A recent article from CBS News is a considered and comprehensive account of the nature of EV fires and firefighting readiness for the nature of EV fires unique from gas car fires. Predictably, there is one of the most common strawman arguments defending EVs, about two-thirds into the narrative.
“Every three minutes there’s a gasoline engine car fire, you don’t hear about those on the news. But if an electric vehicle catches fire today, just one or two in this country, you’ll hear about it on the news,” said Klock.
How is this a strawman argument? Because it attempts to bury HOW an EV burns and WHY an EV burns by simply saying “More gas cars burn every day and no one makes a big deal about it.”
Burning EVs are a big deal. Make no question of this.
The simple reality is gas cars burning isn’t newsworthy. It’s not sensational at all. A gas car burns and it’s easily extinguished with water or a chemical spray that removes access to oxygen from the fire (like pouring baking soda on a kitchen grease fire). And a gas car fire doesn’t lead to thermal runaway (explained in the article). And a gas car fire doesn’t take hours upon hours to extinguish using conventional firefighting resources and firefighting training (also in the article). And there’s no chance of the extinguished gas car bursting into flames again hours or days later (maybe just read the article first).
None of this is true for EVs. A burning gas car isn’t newsworthy. HOW an EV burns is newsworthy. It takes hours to extinguish an EV fire and there’s no guarantee the EV is actually extinguished. We’re accustomed to when a fire is put out it stays out. Newsworthy for sure.
WHY an EV burns is singular. It’s a design flaw – the battery and the fuel cells. If allowing the comparison to gas cars, there are many reasons a gas car burns, not one reason. Further, if a singular design flaw was identified in many gas car fires, those gas cars would be recalled and taken off the roads until the flaw was corrected. Or the gas car would be taken out of production completely. A perfect example is the Ford Pinto.
And WHY an EV burns as it does is also unique. A damaged or faulty EV battery ignites fuel cells that in turn ignite further fuel cells. The article likens this to igniting a match in a matchbook, where one match ignites the next and then the next in cascade. There are over 100 fuel cells in a typical EV battery.
And an EV fire can exceed 2500 degrees Fahrenheit. At this temperature many metals and alloys can ignite and burn, so it’s not just the battery burning. The reason for this extreme heat is the chemical reactions of a burning EV battery cell produces its own oxygen. Things need oxygen to burn. Remove the oxygen and the thing stops burning. But when the thing burning supplies itself with oxygen it’s very difficult to stop those chemical reactions. And the more oxygen, the hotter it burns.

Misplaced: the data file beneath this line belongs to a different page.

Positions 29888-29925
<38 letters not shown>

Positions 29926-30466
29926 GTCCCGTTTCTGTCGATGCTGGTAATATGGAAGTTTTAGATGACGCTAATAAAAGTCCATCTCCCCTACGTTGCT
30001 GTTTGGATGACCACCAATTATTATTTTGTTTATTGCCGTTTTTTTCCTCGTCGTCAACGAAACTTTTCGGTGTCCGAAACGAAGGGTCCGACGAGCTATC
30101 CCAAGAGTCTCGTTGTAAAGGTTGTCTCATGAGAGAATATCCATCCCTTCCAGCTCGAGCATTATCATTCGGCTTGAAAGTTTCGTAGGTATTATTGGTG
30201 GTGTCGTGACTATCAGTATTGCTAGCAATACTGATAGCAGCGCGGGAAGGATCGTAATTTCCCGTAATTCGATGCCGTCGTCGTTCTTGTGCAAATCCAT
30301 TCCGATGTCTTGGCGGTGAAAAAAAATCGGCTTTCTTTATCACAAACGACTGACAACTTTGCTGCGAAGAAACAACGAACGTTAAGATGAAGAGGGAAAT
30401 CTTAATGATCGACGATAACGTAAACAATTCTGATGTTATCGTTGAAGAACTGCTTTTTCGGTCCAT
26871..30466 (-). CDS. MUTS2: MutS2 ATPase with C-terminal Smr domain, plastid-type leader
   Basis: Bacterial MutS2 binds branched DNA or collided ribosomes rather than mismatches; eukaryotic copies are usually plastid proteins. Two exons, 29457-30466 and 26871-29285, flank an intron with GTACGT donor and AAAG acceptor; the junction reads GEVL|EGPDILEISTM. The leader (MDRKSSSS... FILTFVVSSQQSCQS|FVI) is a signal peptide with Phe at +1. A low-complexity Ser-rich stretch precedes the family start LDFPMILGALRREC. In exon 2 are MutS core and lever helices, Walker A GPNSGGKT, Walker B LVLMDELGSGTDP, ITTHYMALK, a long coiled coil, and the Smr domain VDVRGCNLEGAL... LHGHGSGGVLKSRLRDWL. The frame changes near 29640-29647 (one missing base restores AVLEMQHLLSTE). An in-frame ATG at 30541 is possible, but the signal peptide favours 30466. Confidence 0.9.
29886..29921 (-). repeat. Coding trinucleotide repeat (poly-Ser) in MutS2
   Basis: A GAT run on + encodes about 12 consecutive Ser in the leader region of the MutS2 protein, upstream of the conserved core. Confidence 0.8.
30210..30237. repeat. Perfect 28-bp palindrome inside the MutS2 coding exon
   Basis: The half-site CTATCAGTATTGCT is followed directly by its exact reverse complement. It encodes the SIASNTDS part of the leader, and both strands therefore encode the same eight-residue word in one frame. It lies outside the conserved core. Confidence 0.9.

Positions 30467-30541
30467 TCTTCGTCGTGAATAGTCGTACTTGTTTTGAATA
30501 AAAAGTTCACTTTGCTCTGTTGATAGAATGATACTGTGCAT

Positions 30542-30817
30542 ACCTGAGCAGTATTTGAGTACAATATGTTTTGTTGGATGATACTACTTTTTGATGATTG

Sweden has been tracking the number of EV and gas car fires, comparing the two car types, and their conclusion is a gas car fire is magnitudes more likely. But the frequency and likelihood of a gas car fire compared to the frequency and likelihood of an EV fire is a strawman argument. Gas cars burning has no bearing on HOW and WHY an EV burns. If all gas cars were eliminated from the planet (this will never happen unless a comet hits us), even then HOW and WHY an EV burns remains. Eliminate all gas cars and EVs still burn because of the battery design flaw. Eliminate all gas cars and the frequency and likelihood of an EV fire is 100%. And that is effectively the reality now.
The absence of gas cars doesn’t make EVs burn any less.
Thus, a strawman argument.
Here’s another simple reality. The EV experiment is over. Saying EV battery technology WILL improve and become safer is only wishful thinking. It’s not an absolute guaranteed or predictable outcome. All indications are EV battery technology is as safe as it’s going to get. Each year of EV production hasn’t changed the HOW and WHY EV batteries burn.
The experiment has run its course and it’s time to explore other alternative energy cars. Any further investment is a waste, and best to stop before we waste any more resources on building an EV charging infrastructure. And best stop before the unavoidable expense of new firefighting resources strictly to extinguish the fires caused by a failed experiment.
And please refrain from the “cell phone lithium batteries got better and are safe” strawman argument. The only commonality is the lithium. A regular bathtub toaster and a waterproof bathtub toaster both toast bread which might not be the best analogy but it was really funny when I thought of it just now so I’m going with it.